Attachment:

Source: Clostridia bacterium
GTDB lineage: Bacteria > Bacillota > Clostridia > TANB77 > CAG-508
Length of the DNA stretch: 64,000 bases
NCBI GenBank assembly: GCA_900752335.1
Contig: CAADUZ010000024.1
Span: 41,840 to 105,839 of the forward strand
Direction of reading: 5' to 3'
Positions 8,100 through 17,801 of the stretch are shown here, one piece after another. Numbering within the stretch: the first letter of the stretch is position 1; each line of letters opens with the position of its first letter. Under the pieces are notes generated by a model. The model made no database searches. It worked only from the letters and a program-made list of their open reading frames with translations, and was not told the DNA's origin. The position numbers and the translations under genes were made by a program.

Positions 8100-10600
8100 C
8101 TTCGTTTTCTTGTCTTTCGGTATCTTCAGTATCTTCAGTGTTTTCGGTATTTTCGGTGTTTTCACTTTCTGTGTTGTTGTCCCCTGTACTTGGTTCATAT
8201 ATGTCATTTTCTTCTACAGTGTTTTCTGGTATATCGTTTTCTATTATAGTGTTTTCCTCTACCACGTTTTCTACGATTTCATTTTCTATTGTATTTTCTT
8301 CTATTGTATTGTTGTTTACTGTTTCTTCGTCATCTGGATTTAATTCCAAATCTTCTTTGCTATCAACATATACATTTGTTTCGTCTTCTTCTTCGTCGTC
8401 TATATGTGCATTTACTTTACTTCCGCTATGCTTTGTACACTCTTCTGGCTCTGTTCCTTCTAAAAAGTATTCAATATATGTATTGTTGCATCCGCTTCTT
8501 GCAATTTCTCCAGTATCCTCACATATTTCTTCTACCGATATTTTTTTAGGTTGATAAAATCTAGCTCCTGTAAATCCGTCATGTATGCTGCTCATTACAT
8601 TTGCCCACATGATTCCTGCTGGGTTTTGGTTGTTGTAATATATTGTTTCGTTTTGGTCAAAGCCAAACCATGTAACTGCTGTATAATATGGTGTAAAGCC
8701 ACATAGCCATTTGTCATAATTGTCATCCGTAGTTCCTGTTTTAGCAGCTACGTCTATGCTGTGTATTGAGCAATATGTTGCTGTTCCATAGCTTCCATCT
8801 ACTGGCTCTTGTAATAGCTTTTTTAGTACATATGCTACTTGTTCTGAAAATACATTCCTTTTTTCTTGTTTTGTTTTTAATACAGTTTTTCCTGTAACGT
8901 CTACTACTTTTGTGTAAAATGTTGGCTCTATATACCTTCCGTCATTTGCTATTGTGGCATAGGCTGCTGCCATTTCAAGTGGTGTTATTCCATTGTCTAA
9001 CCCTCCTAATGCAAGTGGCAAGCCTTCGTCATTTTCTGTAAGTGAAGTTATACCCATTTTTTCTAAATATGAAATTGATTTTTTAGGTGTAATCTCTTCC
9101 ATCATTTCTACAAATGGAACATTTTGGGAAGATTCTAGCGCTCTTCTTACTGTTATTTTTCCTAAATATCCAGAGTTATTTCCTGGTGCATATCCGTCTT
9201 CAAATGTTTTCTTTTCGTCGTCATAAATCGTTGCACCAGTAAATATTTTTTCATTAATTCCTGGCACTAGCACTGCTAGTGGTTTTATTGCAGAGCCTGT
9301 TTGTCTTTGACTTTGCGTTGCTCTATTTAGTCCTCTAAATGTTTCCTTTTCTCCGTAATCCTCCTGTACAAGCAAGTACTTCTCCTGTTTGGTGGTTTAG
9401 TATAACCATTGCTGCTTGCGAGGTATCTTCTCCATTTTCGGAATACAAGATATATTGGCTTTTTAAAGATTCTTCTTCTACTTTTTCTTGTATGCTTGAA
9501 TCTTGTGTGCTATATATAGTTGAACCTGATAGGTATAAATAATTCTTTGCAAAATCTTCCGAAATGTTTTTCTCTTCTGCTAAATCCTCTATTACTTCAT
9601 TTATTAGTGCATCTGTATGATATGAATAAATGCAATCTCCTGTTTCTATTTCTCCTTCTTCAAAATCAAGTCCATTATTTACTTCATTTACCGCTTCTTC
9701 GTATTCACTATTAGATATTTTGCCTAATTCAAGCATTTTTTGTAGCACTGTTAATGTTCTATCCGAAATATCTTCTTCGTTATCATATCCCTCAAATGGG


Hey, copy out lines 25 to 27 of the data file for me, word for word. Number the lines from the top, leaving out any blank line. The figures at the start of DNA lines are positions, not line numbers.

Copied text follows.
9501 TCTTGTGTGCTATATATAGTTGAACCTGATAGGTATAAATAATTCTTTGCAAAATCTTCCGAAATGTTTTTCTCTTCTGCTAAATCCTCTATTACTTCAT
9601 TTATTAGTGCATCTGTATGATATGAATAAATGCAATCTCCTGTTTCTATTTCTCCTTCTTCAAAATCAAGTCCATTATTTACTTCATTTACCGCTTCTTC
9701 GTATTCACTATTAGATATTTTGCCTAATTCAAGCATTTTTTGTAGCACTGTTAATGTTCTATCCGAAATATCTTCTTCGTTATCATATCCCTCAAATGGG